In any business you figure on periods of slow sales, rising costs and tight credit.
But you never expect to be in the path of the strongest tornado to strike your state in nearly half a century and see all you have worked for left in ruins. Cutting your losses and walking away has to be the first option you consider.
So why didn’t Smithville restaurateurs Bobby and Melanie Edwards and their neighbors Phillip and Tiffany Lockhart move on to new pursuits or go back to former occupations after April 27’s EF-5 tornado destroyed their businesses?
The Edwards say signs signaling what they should do appeared among the debris that was Mel‘s Diner, a business they built together for 14 years. The tornado took all the walls except the one dividing the kitchen and walk-in freezer and most every other part of the structure. But it left behind much of what Bobby and Melanie would need to make a new start including grills, stoves and fryers. The cake mixes, macaroni and other food remained on a shelf undisturbed.
“All the stuff was sitting there,” Bobby Edwards says. “The equipment was there.”
The reaction of Melanie Edwards? “She said, ‘God didn’t leave all this stuff here for us to just walk off,’” her husband recalls.
“So the next day we started tearing down and preparing to come back. We made up our minds that day we were going to rebuild Mel’s Diner.”
Phillip and Tiffany Lockhart had just swung into a groove with their Doughbellys Pizzeria, having opened in a small building of about 700 square feet on Court Street four months before the tornado hit. Phillip found a slab afterward — and the restaurant’s cash register. “All the money was still in it,” Phillip Lockhart says.
Not too much later, Phillip and Tiffany decided they wanted to be the first restaurant to reopen. They achieved that, opening up Oct. 1 in a 2,500 square-foot building on Smithville Road that had survived the storm.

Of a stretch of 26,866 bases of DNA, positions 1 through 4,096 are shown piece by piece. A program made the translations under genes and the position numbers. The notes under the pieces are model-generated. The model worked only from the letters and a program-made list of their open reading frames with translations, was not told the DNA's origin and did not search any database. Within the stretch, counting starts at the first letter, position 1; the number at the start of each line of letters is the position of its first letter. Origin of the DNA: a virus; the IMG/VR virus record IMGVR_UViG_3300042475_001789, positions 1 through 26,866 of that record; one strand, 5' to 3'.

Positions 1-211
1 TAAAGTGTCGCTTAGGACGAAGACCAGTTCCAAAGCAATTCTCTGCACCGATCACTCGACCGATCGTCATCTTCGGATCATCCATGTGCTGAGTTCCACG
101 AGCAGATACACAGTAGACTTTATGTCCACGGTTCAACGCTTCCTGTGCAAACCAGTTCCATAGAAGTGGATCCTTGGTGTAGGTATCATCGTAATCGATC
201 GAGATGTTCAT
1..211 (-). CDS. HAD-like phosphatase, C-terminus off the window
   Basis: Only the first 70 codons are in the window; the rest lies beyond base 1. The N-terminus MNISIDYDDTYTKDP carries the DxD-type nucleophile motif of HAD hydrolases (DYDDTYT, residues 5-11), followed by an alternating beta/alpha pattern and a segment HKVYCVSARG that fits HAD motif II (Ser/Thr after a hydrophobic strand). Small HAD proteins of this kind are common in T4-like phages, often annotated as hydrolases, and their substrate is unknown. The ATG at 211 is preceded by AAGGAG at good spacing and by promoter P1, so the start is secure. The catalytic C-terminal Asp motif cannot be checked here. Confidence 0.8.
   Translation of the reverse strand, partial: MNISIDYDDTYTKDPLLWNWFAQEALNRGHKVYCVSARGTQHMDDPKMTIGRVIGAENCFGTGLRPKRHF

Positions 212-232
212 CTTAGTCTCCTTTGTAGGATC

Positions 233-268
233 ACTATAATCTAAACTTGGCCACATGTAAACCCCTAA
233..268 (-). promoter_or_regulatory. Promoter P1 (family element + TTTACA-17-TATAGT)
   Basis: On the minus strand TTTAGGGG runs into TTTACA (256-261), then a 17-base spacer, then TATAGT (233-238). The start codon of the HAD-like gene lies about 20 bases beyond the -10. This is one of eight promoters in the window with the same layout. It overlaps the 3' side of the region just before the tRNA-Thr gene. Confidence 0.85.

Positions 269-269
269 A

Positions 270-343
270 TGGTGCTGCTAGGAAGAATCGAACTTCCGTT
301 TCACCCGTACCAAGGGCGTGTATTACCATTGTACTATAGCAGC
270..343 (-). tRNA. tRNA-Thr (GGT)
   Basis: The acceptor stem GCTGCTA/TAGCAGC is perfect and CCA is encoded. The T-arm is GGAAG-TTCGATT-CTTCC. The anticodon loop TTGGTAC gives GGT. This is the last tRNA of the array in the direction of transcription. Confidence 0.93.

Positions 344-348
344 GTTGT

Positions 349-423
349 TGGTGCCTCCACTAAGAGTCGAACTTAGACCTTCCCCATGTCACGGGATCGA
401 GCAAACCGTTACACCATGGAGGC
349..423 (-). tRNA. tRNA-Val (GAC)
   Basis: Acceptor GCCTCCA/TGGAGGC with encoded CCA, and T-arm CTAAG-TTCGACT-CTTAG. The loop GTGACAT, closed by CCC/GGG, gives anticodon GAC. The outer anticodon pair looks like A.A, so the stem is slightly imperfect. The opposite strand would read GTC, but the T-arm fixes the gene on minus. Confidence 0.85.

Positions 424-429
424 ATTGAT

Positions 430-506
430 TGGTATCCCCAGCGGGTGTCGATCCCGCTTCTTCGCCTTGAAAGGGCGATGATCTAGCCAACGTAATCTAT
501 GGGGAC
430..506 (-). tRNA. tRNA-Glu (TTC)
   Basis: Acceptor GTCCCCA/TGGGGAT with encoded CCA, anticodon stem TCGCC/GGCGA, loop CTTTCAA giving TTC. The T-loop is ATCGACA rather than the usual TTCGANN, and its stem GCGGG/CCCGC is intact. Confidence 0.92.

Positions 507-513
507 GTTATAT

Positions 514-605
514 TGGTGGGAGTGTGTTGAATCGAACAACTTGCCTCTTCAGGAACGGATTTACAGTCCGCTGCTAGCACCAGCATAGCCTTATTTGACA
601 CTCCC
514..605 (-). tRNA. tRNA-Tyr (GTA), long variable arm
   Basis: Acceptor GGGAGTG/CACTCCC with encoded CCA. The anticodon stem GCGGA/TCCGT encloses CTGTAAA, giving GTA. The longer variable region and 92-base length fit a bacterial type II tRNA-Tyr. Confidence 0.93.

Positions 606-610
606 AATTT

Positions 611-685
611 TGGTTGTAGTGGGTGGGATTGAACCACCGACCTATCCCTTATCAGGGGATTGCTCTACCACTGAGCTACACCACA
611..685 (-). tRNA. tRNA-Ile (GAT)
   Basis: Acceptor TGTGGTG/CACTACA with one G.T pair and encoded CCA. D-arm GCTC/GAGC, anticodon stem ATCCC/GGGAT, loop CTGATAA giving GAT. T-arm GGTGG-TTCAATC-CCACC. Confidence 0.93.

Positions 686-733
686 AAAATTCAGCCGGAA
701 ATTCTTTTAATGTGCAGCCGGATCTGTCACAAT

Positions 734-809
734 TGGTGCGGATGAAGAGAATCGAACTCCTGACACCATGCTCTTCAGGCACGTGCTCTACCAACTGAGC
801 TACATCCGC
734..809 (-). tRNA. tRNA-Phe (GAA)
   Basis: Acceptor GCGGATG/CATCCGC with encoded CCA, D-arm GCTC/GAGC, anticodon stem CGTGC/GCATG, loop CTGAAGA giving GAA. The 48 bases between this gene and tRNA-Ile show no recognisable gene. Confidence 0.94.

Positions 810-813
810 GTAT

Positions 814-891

The two pairs of restaurant proprietors are the Mississippi Business Journal’s “Businessperson of the Year.”
The designation recognizes their perseverance and commitment to the Smithville community, said Ross Reily, Mississippi Business Journal editor. “They are extraordinary not only as business people but as people who care about their town,” Reily said in selecting the Edwards and Lockharts as the MBJ’s “Businessperson of the Year.”
The darkest day
Shut off the gas and get into the cooler, Bobby Edwards recalls urging waitress Brandy Holloway over the phone minutes before the EF-5 rumbled through.
Bobby and Melanie had been home for an afternoon break from work when the weather turned ominous. When alerts showed Smithville in the tornado’s path, the Edwards went to the basement of their church a couple of miles from their home.
“I called up to the diner to tell them to take cover,” Bobby Edwards said. “The waitress said, ‘You don’t understand. We have customers here.’ I said, ‘You don’t understand. It’s going to hit here in 10 minutes.’”
Holloway did as told. That made for 12 more survivors.
Edwards said he called Holloway’s cell phone after he was sure the tornado had moved on. “She answered and said everyone here was OK but the diner was gone.”
Phillip Lockhart’s survival story had way more drama than he would have liked. In the moments before the storm, “We saw something. It was really wide, a great, gray dark mass coming toward us. We realized it was the tornado when it blew up a house. It sounded like a bomb.”
That was enough for him to hustle Doughbellys’ workers Stephanie Rolfe and Allie Mills into his truck.
“We proceeded down 25 in the opposite direction of the tornado,” Lockhart says.
As the tornado veered left Lockhart turned onto Smithville Road. “That’s when it got away from us. We are very fortunate to be here. It would have hit us had we stayed in the same direction.”